Bulimia teeth damage: What you need to know and how to stop it
By Catherine Liberty on June 25, 2011 - 12:31pm - Google+
Rotting teeth due to vomiting is a big topic of discussion here at Bulimia Help and it’s not really surprising that a lot of people are very worried about the effects of bulimia on their teeth.
If you’ve ever asked the question, “can bulimia cause cavities?” then you should know that the answer is indisputably yes.
I wasn’t surprised to learn that even if you don’t purge by vomiting, bulimia can still have a really negative effect your teeth. This is because many people with bulimia suffer from nutritional deficiencies and these deficiencies contribute to the development of cavities, the loss of enamel and serious tooth decay.
In fact bulimia causes so much devastation that even after people have fully recovered they can still experience complications:
I had bulimia for over 10 years and from personal experience I can tell you it really does ruin your teeth. 89% of bulimics show some signs of tooth erosion from purging. I'm not proud of it but all my front teeth are false; they have all undergone root canal treatment and have all been replaced with porcelain crows. So far four teeth and counting have been pulled out as a result of bulimia. I have fully recovered from bulimia, but I'm unfortunately still suffering the consequences my bulimia eroded teeth.
Ali Kerr (Bulimia Help co-founder)
What do bulimic teeth look like?
Bulimic teeth can appear worn, ragged, chipped, thinning and discoloured because when you purge by self induced vomiting powerful hydrochloric acid from your stomach washes over them. Over time this causes the protective layer of enamel to wear away.
While your body does try to protect you against tooth erosion by producing more saliva when you vomit, this is just not an effective defence if you’re purging on a regular basis.
Here are some pictures of the damage that can be done.
They are certainly not for the faint hearted, but unfortunately this is the reality for a lot of people:
How to protect your teeth from stomach acid erosion…
If you’ve ever had one of those, “help, I think my teeth are rotting” moments, but still felt powerless to break free from the vicious cycle of bingeing and purging then there are some things that you can do to minimize the damage to your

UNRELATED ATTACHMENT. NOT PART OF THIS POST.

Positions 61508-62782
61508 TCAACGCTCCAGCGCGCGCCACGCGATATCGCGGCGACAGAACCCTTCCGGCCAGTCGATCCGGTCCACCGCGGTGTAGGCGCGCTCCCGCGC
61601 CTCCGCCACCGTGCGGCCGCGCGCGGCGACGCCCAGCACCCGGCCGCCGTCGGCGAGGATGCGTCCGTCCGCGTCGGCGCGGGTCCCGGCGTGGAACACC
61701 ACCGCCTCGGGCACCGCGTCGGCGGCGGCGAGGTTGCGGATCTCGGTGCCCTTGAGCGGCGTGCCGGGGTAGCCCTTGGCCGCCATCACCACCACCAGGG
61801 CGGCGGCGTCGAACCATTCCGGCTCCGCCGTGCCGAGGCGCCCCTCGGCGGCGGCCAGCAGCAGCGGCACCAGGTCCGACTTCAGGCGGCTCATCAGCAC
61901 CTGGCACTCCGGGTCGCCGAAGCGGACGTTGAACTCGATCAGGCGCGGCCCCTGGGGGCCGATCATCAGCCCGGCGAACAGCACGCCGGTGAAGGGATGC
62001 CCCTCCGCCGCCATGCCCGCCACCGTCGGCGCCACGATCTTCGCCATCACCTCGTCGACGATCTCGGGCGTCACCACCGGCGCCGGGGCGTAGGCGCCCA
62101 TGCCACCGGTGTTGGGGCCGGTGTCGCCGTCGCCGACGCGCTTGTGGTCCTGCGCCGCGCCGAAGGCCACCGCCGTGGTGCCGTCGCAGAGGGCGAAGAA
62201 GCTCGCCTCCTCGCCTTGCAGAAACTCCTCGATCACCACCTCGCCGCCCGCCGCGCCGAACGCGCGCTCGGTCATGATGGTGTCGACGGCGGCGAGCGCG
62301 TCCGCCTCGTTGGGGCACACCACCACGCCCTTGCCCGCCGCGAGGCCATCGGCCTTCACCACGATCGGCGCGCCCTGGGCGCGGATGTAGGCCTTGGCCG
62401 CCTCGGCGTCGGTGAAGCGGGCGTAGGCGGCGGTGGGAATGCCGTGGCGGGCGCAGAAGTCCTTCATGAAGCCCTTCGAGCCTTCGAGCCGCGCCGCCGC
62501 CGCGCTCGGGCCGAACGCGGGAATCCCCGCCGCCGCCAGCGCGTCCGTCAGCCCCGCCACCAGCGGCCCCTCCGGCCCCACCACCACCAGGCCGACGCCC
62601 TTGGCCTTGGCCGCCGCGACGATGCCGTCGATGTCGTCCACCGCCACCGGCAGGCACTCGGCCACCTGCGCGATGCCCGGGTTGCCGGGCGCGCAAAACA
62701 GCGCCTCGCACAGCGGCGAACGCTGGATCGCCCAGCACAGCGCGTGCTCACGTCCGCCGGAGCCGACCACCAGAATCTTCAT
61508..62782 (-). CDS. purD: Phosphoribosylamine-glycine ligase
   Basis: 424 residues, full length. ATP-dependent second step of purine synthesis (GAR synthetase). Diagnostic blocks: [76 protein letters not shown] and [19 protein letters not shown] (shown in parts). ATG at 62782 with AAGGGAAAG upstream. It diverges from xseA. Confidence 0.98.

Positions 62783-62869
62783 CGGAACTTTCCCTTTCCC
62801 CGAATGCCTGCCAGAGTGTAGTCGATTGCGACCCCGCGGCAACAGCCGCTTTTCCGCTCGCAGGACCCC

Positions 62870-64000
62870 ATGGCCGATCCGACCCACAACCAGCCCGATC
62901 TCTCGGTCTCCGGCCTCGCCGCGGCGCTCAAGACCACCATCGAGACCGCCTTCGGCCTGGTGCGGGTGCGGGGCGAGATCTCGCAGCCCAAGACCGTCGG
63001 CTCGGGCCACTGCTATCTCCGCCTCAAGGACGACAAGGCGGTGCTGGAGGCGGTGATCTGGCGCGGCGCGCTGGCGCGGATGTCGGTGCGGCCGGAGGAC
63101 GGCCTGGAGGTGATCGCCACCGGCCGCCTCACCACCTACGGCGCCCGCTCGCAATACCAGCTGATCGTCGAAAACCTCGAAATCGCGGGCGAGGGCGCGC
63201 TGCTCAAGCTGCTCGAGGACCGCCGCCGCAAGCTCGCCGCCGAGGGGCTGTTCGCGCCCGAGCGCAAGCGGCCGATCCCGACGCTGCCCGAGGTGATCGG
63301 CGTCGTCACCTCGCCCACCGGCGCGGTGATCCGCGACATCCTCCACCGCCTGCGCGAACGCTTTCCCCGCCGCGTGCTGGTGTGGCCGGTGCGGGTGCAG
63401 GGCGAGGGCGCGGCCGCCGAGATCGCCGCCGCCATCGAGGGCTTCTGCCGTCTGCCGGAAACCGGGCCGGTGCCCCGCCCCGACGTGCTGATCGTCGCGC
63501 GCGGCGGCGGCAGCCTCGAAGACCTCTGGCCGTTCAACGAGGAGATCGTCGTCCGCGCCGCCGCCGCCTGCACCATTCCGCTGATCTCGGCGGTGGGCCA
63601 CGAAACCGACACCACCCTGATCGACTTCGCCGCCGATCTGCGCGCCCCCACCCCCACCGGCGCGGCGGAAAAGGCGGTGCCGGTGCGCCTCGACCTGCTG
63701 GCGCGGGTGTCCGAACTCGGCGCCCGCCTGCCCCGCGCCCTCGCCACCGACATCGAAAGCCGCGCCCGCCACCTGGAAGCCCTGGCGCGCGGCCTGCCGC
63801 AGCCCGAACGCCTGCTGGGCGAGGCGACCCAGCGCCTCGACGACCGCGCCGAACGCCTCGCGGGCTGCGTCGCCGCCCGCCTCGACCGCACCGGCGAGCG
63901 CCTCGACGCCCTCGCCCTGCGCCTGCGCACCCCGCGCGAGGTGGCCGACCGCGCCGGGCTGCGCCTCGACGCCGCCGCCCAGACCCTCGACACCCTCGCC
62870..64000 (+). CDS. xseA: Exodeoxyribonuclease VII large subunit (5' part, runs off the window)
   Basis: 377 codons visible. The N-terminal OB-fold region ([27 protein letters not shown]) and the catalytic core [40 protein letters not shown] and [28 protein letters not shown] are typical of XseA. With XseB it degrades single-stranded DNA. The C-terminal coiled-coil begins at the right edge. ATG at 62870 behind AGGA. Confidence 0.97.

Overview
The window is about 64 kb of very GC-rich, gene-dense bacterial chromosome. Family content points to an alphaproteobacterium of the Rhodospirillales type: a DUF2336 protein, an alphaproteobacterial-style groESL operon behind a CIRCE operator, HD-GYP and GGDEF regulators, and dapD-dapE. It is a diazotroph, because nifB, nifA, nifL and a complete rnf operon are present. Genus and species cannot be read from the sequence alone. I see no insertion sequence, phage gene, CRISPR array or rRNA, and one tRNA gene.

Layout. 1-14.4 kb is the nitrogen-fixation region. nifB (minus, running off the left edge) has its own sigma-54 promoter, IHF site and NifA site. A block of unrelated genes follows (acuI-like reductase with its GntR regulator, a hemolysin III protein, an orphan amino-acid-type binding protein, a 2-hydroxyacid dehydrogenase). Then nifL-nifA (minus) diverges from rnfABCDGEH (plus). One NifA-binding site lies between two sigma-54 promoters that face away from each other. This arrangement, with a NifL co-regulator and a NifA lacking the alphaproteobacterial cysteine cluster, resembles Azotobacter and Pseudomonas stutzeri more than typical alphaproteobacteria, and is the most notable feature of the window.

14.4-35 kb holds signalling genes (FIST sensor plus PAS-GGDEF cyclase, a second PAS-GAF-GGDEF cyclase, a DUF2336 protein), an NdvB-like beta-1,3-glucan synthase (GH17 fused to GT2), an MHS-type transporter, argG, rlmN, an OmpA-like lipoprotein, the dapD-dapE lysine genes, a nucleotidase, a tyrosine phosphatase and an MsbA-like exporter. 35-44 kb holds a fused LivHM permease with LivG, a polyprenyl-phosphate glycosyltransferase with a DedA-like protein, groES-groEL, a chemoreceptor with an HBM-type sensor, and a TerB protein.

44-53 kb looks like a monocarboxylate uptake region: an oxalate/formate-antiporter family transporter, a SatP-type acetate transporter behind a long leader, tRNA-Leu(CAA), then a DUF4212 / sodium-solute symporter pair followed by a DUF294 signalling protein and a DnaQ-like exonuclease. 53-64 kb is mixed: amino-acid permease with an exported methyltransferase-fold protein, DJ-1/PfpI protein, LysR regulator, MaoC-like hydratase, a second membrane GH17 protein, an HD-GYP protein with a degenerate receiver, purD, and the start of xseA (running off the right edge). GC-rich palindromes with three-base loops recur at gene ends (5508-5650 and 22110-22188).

teeth from stomach acid.
- Do not brush your teeth immediately after vomiting because this will cause further abrasion to your tooth enamel.
- Rinse your mouth with water or a mixture of baking soda and water after vomiting. Baking soda helps because it neutralizes the acid in your mouth.
- Floss and brush teeth at least twice a day to remove plaque.
- Use fluoride toothpaste to reduce decay and tooth sensitivity.
Yet even if you were to take these precautions the truth is that bulimia nervosa causes tooth erosion and will continue to cause this erosion until you are able to dedicate yourself to recovery and stop purging.
All of the bulimia teeth tips in the world are still not enough to prevent most problems long-term and you will more than likely still experience a lot of pain and devastating damage to all parts of your mouth regardless of how careful you are.
Recovery really is the only way to stop any further damage and prevent the eruption of even more nasty and painful bulimia cavities.
How long before bulimia ruins my teeth?
How quickly bulimia causes tooth erosion and the rate at which the damage occurs will totally vary from person to person.
You should also bear in mind that It can often be difficult to notice damage and enamel loss at first because it usually occurs on the back of your teeth to start with.
I wish my dentist confronted me much earlier to make me realise the seriousness of bulimia on teeth. (Bulimia Help Member, 2011)
Reflecting on my own experience while I always knew about the effects that bulimia could have on teeth, I honestly thought I’d gotten away with causing any serious damage. I thought because I couldn’t really see anything wrong with my teeth that they were fine.
That was until I visited my dentist who told me that I had severe enamel loss due to bulimia. Even now that I have fully recovered, just like Ali and countless others I still have problems with my teeth and need to have a lot more dental work done.
If you are worried about the damage bulimia is causing to your teeth we recommend you sign up to our Free Bulimia Recovery Ecourse . The sooner you start recovery the less damage you will do to your teeth.Source: www.bulimiahelp.org